2. "The Carrier Strike Group". Navy Data. U.S. Navy. 2013. http://www.navy.mil/navydata/ships/carriers/powerhouse/cvbg.asp. Retrieved 1 November 2013. 
  3. 3.0 3.1 "Carrier Strike Group 5". Navy Data. U.S. Navy. 2013. http://www.public.navy.mil/surfor/ccsg5/Pages/ourship.aspx. Retrieved 1 November 2013. 
  4. "Carrier Air Wing Composition" (PDF). US Navy. Tailhook Association. Archived from the original on 21 February 2007. https://web.archive.org/web/20070221143608/http://www.tailhook.net:80/CVWList1205.pdf. Retrieved 30 December 2006. 
  5. NAO 1955, 19.
  6. USS Midway Cruise Book 1987, 18. Retrieved 2012-05-01.
  7. http://www.history.navy.mil/shiphist/e/cvn-65/1971.pdf[dead link]
  8. NAO 1 January 1974, 163, 172
  9. USS Mobile Bay Command History 1991–94. Retrieved 2012-05-01.
  10. "Navy Aircraft Carrier Moves Underscore Pacific Rebalance Strategy". NNS140114-15. U.S. Pacific Fleet Public Affairs. 14 January 2014. http://www.navy.mil/submit/display.asp?story_id=78601. Retrieved 2014-01-14. 
  11. Journalist Daniel Bristol (7 June 2006). "Vitale Assumes Command of TRCSG". NNS060607-16. USS Theodore Roosevelt Public Affairs. http://www.navy.mil/search/display.asp?story_id=24046. Retrieved 2011-09-03. 
  12. 12.0 12.1 "Norfolk Carrier Strike Group 2 Gets A New Commander". U.S. Naval Academy Foundation. 18 September 2007. https://www.usna.com/SSLPage.aspx?RSS=alumni&pid=3303. Retrieved 2011-09-03. 
  13. "Flag Officer Assignment". News Release # 346-09. U.S. Department of Defense. 19 May 2009. Archived from the original on 30 May 2011. https://web.archive.org/web/20110530055659/http://www.defense.gov/releases/release.aspx?releaseid=12686. Retrieved 2011-09-03. 
  14. "Flag Officer Assignment". News Release # 158-09. U.S. Department of Defense. 11 March 2009. Archived from the original on 30 May 2011. https://web.archive.org/web/20110530055405/http://www.defense.gov/releases/release.aspx?releaseid=12548. Retrieved 2011-09-03. 
  15. 15.0 15.1 "Carrier Strike Group 2 Welcomes New Commander". NNS100729-27. U.S. Navy. 29 July 2010. http://www.navy.mil/search/display.asp?story_id=54999. Retrieved 2010-08-26. 
  16. 16.0 16.1 "Rear Admiral Gregory M. Nosal". Command Info: Commander Carrier Strike Group Two. Carrier Strike Group Two. 2012. Archived from the original on 16 February 2012. https://web.archive.org/web/20120216201353/http://www.public.navy.mil:80/airfor/CCSG2/Pages/RDML%20Nosal.aspx. Retrieved 2012-03-22.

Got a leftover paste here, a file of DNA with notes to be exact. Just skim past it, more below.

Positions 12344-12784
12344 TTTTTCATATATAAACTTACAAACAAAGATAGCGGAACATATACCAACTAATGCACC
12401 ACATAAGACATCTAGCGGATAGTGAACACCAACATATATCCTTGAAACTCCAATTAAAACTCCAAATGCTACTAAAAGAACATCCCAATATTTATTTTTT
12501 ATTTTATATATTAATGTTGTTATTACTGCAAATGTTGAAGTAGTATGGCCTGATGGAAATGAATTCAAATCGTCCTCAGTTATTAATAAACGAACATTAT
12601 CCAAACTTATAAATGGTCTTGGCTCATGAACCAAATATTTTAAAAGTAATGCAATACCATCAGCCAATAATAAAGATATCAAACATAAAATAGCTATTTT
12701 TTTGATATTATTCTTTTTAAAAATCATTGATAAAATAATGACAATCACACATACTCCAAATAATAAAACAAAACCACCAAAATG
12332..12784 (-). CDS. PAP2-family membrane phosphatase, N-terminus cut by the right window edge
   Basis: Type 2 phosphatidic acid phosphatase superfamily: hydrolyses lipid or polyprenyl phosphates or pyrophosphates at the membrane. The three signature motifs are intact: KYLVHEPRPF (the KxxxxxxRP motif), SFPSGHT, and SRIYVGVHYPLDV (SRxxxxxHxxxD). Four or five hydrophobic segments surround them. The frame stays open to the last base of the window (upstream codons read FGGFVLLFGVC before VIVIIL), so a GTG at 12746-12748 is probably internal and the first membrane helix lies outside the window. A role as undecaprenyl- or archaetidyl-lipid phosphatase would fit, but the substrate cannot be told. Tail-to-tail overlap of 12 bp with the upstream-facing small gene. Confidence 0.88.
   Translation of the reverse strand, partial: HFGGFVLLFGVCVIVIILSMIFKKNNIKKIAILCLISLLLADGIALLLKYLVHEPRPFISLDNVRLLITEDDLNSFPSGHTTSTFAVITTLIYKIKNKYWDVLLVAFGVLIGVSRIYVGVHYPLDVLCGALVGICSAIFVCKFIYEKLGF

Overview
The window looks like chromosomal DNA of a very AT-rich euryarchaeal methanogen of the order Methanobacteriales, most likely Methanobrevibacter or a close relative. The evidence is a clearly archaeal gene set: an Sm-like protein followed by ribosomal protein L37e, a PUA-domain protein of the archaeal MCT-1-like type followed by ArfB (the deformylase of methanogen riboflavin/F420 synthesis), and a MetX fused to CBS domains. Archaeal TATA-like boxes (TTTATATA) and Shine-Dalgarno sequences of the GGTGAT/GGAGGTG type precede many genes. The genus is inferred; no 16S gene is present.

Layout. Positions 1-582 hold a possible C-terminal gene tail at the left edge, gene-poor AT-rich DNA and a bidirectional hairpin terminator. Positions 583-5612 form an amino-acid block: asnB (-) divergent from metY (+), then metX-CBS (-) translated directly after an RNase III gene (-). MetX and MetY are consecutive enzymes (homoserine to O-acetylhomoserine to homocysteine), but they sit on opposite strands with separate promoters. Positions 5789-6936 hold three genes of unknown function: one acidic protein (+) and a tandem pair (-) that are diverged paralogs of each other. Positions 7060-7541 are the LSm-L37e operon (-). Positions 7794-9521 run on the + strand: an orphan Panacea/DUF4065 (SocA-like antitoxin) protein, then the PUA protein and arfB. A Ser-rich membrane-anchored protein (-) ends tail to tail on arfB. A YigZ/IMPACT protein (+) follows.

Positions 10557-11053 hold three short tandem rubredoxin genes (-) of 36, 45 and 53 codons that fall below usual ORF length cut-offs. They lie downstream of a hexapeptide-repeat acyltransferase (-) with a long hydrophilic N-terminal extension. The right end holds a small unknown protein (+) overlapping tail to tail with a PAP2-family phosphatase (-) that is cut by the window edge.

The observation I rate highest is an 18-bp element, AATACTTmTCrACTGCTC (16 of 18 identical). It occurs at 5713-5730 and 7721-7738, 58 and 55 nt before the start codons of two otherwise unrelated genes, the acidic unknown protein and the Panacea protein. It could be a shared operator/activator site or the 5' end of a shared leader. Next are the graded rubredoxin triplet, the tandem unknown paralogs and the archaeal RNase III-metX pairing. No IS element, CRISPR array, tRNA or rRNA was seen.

17. Mass Communication Specialist 3rd Class Samantha Thorpe, USN (1 March 2013). "Carrier Strike Group 2 Holds Change of Command". NNS130301-19. USS George H.W. Bush Public Affairs. http://www.navy.mil/submit/display.asp?story_id=72444. Retrieved 2013-03-01. 
  18. "Flag Officer Assignment". News Release # 138-10. U.S. Department of Defense. 23 February 2010. Archived from the original on 3 November 2013. https://web.archive.org/web/20131103131505/http://www.defense.gov/releases/release.aspx?releaseid=13324. Retrieved 2013-11-01. 
  19. "Flag Officer Assignment". News Release # 00120810. U.S. Department of Defense. 8 December 2010. Archived from the original on 3 November 2013. https://web.archive.org/web/20131103131116/http://www.defense.gov/PhotoEssays/PhotoEssayImage.aspx?id=55427&name=Exercise%20Keen%20Sword%202011%20Under%20Way%20in%20Pacific. Retrieved 2013-11-01. 
  20. "Flag Officer Announcements". News Release # 177-12. U.S. Department of Defense. 13 March 2012. Archived from the original on 3 November 2013. https://web.archive.org/web/20131103133408/http://www.defense.gov/releases/release.aspx?releaseid=15115. Retrieved 2013-11-01. 
  21. "United States Navy Biography". News Release # 613. U.S. Navy. 2 July 2013. http://www.navy.mil/navydata/bios/navybio.asp?bioID=613. Retrieved 2013-11-01. 
  22. "Forward-Deployed Carrier Strike Group Welcomes New Commander". NNS141007-06. U.S. Navy. 7 October 2014. http://www.navy.mil/submit/display.asp?story_id=83721. Retrieved 2014-10-09. 

External links[edit | edit source]

This page uses Creative Commons Licensed content from Wikipedia (view authors).
Community content is available under CC-BY-SA unless otherwise noted.